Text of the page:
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Michael Savy Blog post by Michael Savy

2015 Share Market & Equities Outlook – Part 2

Hard Minerals & Global Market – Asia, US & Europe

Ben: Let’s talk about hard minerals and hard resources. Obviously iron ore is the big talking point down from peaks of $150 a ton thereabout down to earlier in the $130 a ton, now down to collapsing sub $65 a ton.

Michael: Similar to the oil market story, it is a discussion area on the supply and demand factors. But we saw the noticeable drop in August or as we came into the new financial year. In part, that was due to the fact that the Chinese were starting to slow down. The Chinese economy has slowed to a point where some commentators forecasting or expecting that the GDP growth rate would actually be sub-seven. The bulk, we’re still saying that it could be 7.1, 7.2, which we will take. But others are actually quoting a figure of sub-seven.

Ben: Yeah. The Chinese do have a big war chest so they could put some stimulus into their marketplace. They’re obviously concerned about that just to – obviously the Chinese house prices have been a real problem as well. So they’re keeping that powder dry for now and from a point of view around our markets, that obviously has had a big impact in terms of the confidence on our markets and our mining sector, hasn’t it?



Michael: Look, certainly, I’m a little bit more optimistic with China at this stage heading into the next 12, 18 months in that it has slowed down. Part of the reason why they were slowing it down, it was an intentional slowing. If we go back a few years where Chinese inflations were above five, that was a concern. Growth rate is at 10 percent. It’s a concern for the government.

So it has been a strategic decision by them to slow it down a little bit and also reengineer their economy to go from an export base to more a consumer base.

Ben: Yeah.

Michael: And one of the key things that has come out of that is that the inflation rate is actually down to around the two percent mark, which is that natural rate that most – the federal reserves or the treasury is generally trying to target.

So with that coming down to the two percent level, we’ve seen that the Chinese government is prepared to stimulate where need be to keep that growth rate above seven and we saw that late last year where they cut rates for the first time in about two years or so.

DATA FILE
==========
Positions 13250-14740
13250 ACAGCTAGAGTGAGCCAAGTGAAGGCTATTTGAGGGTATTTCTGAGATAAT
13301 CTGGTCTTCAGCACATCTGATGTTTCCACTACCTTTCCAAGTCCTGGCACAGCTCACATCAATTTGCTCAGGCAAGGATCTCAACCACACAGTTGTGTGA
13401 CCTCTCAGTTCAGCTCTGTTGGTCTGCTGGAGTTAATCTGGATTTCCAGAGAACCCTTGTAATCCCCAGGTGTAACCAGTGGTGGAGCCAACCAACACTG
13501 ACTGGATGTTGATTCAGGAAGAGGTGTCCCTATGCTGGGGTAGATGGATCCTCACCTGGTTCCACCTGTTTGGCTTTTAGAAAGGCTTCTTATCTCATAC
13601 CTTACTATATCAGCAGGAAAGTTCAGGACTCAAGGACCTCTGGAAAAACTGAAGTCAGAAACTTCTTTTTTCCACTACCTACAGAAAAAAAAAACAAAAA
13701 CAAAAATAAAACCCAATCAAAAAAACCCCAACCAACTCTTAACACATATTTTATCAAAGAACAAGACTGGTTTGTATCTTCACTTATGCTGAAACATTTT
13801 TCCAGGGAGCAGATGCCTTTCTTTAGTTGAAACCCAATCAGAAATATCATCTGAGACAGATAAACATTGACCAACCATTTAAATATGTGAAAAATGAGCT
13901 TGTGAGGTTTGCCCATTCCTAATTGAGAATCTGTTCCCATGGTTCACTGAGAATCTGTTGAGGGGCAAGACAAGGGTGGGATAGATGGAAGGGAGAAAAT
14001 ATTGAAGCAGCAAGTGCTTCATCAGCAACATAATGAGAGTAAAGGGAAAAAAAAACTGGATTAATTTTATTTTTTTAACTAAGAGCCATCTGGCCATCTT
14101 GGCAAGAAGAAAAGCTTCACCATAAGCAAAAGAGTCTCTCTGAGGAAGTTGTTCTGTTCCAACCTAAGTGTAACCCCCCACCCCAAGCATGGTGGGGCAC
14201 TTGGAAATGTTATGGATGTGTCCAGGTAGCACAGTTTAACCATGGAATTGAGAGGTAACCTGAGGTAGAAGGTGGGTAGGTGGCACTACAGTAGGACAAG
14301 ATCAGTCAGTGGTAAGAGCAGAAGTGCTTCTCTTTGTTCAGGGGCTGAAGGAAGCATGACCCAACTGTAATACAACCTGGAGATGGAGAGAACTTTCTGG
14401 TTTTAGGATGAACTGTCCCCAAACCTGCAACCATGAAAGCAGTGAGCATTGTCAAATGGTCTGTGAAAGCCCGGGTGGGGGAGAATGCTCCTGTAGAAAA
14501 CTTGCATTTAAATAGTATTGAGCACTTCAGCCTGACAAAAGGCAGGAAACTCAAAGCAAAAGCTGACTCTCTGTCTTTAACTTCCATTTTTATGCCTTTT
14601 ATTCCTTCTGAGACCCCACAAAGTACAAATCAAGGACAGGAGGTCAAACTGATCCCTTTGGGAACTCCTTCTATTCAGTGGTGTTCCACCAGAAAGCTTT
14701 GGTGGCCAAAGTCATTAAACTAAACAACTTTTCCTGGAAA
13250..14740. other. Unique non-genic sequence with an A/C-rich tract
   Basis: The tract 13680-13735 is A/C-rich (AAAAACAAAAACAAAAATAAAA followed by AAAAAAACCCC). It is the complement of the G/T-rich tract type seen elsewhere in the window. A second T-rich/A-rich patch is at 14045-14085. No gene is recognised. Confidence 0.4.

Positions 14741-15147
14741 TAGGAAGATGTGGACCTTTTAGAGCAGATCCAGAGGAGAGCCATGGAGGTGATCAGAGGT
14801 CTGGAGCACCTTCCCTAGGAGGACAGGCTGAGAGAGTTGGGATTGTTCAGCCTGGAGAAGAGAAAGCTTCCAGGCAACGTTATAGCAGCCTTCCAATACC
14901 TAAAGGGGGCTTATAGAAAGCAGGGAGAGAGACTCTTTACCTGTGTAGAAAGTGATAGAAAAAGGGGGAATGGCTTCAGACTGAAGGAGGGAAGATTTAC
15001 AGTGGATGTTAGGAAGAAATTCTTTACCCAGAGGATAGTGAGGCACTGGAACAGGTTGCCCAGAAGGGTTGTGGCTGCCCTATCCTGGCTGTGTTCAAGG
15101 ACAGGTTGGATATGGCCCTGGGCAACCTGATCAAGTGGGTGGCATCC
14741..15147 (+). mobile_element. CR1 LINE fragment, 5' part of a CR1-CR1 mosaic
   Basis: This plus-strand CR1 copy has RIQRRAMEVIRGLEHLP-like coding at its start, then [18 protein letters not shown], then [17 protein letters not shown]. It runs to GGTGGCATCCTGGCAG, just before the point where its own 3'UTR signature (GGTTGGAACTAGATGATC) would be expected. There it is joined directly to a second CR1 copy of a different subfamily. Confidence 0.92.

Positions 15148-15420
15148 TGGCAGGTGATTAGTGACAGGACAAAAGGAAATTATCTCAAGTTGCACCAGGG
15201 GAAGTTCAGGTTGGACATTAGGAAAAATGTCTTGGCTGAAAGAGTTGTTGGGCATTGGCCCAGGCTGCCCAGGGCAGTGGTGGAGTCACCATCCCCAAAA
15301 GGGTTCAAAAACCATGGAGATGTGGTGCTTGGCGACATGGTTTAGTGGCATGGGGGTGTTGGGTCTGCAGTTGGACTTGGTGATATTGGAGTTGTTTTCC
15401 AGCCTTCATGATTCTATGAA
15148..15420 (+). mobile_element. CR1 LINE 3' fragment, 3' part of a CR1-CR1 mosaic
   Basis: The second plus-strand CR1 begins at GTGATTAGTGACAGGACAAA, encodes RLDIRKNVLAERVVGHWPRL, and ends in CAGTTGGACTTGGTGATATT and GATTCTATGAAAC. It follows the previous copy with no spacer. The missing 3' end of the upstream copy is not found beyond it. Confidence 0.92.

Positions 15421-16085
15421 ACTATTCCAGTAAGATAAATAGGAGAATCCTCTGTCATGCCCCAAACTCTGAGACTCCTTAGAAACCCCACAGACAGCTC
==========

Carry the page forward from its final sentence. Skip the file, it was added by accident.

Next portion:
Ben: I mean if we keep it simple, their agenda is they want to see their nation, their people having a better quality of life and a better standard of living. So through that comes consumption of goods and drives service industry, the manufacturing industry and that’s what they’re talking about, 1.3 billion people, getting an economy moving internally as opposed to be a net exporter of goods.

Michael: It’s interesting in that – yeah, this year 2015 is coming to the end of the Chinese five-year plan which they announced back in 2010 and at that time, the key three things that they were talking about with regards to the five-year plan was to go west, to go internal and to go green. So that is around about essentially making a better life for the Chinese people.

Ben: So, does that tell a story around the markets? Let’s just fly around the globe and have a look at the different marketplaces and then come back to that story, because what I want to get out of you before we finish today is an insight into areas of industry and certain business ideas. Are you big on energy? Are you looking at defensive stocks? What’s the sort of play that you’re looking at around that?



So let’s start with the US, the biggest economy in the world. Where do you see the markets?

Michael: Look, the US has been a stellar performer over the last 2014 I should say and it has still got the key ingredients or characteristics for them to push forward with regards to the economic growth of that side of things. With the drop in oil prices, again that theoretically can push their GDP up a bit further as well.

Last year in fact the GDP numbers were right above five percent. So again, the drop in oil prices, that would be a lot of benefit to them. So what we’re looking at there overseas or in the US particularly is the consumption.

Now US unemployment has actually dropped to a point where it’s less than Australia. It’s currently 5.8 and they generally take off around about 0.1 of a percent every month. So to get to that natural rate of unemployment where we see 5 to 5.5, we’re talking somewhere between March 2015 to June.

Once we get to a full employment scenario, that’s where we may see three or four months or so. We will see price or salary inflation.

Ben: Yeah.

Michael: Because one of the issues that the US is going through is that whilst employment has actually been filled up, their salary increases haven’t necessarily caught up.

Ben: Yeah, there has been wage stagnation. We’ve obviously got the quantitative easing, so the rollback of that type of thing and that’s being well-communicated to the market. Are we seeing that sort of – those steps taking place sort of second half of 2015?

Michael: Yeah, look the – last year, one of the big concerns was about the quantitative easing and when it would start. We’ve certainly gotten past that. So the question now is, “When will the interest rates officially increase?”

Again if we went back six months ago, the expectation was that the first rate increase would be March of this year. But with the oil prices going down again impacting the inflation numbers, it gives the federal reserves some capacity to hold off.